For The Employee Getting ready to make the move
Even before you make the move to apply for that new job, you should lay some groundwork that establishes yourself as a valuable employee, someone your company would want to keep. If you are interested in moving across or up the corporate ladder be willing to take on new challenges.
Go ahead and volunteer for extra responsibility. Volunteering for and taking on special assignments and extra responsibility is a fantastic way to move ahead. It not only demonstrates you are a go-getter, but it also allows you to develop working relationships with new colleagues which, in turn, helps expand your network and showcase your talents.
Having a mentor is another valuable tool. Mentors can really help you learn how to be successful in your organization. They can serve as a sounding board, an advisor, a coach, and a champion for your career. Last, make an effort to build a strong internal network at your organization. Building solid relationships throughout the company will help you stay on the forefront of opportunities. Having a great reputation with everybody is the best marketing tool you can create for yourself.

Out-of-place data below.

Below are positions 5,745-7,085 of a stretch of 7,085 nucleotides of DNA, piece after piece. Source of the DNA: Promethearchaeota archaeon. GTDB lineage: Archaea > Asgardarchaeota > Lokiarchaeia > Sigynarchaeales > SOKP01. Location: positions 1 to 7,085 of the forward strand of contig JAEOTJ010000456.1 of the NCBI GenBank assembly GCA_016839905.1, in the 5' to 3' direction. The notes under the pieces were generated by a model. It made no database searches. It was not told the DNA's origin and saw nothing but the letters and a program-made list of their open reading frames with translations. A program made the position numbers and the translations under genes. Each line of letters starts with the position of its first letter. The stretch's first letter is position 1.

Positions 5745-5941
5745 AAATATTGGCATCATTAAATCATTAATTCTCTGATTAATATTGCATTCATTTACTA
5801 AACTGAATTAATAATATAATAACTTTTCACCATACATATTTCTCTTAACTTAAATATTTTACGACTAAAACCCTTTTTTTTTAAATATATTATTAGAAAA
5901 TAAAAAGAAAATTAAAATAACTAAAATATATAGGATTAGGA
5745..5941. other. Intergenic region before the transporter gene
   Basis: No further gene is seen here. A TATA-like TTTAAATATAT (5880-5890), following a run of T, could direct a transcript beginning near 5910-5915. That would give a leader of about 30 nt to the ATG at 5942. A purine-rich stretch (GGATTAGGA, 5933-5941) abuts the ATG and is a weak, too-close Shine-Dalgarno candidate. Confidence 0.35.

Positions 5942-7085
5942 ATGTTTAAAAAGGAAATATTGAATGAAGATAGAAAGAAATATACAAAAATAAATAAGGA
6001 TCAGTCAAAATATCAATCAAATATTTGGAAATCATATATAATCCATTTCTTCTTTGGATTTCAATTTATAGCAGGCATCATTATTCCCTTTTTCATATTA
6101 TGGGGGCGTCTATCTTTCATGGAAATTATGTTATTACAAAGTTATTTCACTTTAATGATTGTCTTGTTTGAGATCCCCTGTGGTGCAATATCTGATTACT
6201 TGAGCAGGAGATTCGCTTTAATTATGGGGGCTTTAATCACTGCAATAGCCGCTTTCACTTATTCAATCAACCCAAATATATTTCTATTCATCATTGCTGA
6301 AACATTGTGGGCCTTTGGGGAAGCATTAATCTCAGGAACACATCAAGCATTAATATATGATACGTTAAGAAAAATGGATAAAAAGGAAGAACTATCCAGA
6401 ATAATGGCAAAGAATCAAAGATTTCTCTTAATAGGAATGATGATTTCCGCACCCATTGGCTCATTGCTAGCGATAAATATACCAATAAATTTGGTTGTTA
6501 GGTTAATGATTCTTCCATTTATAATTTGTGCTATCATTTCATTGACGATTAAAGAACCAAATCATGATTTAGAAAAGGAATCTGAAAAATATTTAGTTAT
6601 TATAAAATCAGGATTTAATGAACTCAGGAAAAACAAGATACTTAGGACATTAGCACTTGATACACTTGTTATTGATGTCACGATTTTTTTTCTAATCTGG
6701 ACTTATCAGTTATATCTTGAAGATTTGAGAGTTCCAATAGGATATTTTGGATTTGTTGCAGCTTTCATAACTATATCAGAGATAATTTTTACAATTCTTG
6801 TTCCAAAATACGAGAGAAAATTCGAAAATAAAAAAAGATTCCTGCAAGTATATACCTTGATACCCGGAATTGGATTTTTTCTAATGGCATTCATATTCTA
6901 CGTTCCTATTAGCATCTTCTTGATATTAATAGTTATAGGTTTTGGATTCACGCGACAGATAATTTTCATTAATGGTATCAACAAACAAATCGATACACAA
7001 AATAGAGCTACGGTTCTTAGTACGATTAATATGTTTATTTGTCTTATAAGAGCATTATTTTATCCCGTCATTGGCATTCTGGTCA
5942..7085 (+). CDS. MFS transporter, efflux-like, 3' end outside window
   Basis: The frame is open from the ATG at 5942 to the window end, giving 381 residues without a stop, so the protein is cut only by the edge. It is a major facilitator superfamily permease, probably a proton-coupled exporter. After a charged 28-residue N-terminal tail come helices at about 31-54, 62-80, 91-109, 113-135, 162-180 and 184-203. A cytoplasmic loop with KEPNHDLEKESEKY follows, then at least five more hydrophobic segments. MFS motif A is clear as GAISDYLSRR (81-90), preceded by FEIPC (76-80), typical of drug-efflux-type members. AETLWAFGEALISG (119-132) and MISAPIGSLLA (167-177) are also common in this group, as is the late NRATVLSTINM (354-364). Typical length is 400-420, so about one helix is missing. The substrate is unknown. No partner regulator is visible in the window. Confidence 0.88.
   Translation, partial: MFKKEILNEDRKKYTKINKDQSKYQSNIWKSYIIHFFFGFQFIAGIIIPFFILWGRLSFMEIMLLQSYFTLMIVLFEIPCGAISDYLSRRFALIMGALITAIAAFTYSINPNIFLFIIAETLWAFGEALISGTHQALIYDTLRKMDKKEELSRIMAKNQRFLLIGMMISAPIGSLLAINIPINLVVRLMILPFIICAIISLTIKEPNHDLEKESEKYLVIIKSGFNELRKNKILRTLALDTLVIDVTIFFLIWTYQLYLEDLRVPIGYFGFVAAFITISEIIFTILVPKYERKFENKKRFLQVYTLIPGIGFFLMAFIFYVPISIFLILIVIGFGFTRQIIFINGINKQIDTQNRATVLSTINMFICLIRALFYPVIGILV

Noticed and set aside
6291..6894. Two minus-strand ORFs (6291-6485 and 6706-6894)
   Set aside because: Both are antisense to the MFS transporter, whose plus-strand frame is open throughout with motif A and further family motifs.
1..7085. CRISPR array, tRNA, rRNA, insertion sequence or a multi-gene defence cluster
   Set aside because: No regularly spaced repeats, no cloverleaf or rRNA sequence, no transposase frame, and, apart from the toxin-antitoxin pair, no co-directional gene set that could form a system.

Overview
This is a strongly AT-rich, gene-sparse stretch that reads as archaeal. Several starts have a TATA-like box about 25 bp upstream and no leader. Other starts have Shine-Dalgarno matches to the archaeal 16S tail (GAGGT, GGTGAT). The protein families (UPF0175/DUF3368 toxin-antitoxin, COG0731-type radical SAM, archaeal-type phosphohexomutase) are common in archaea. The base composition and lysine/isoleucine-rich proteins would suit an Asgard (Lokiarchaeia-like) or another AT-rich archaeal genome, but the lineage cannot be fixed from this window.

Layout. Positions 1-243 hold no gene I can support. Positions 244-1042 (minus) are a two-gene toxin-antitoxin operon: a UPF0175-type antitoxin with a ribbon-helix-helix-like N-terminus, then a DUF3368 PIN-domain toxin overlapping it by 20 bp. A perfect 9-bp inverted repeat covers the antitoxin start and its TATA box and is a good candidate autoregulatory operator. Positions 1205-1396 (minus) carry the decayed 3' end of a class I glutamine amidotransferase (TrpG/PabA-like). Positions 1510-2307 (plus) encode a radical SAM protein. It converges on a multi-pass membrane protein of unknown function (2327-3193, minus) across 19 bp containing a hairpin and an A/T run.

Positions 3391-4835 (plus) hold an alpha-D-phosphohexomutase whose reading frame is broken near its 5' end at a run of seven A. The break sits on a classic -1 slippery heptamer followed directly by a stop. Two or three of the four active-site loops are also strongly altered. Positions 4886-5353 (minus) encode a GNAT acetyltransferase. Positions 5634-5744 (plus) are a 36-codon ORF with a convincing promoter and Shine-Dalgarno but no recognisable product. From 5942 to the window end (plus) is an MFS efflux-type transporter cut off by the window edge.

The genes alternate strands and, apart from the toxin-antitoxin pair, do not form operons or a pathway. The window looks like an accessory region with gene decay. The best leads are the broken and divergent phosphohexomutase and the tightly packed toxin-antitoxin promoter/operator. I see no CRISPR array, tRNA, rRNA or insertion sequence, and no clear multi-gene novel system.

Take a look around
Next, determine the protocol within your organization. You’ve got to understand how this sort of thing is done at your company, and most large organizations have policies and procedures in place for upward and lateral moves. Large organizations often post open positions in-house and through the Internet. Your HR department can also be a good source of information. Small organizations rely much more on personal relationships and networks, so it may be fine to ask around (and this is where good workplace relationships come into play). You should also be having regular conversations with your boss regarding your career trajectory so that when opportunities arise, both of you will both be ready.
If you become aware of an opportunity in your organization that interests you, then you have to be proactive about it. As with any job, you need to do a little prep work before applying. Talk to people about the job and the team. Determine if it is a good fit for you and if you are qualified. Even if you aren’t qualified, sometimes just applying for a different position sends a strong message that you are ready for a new challenge.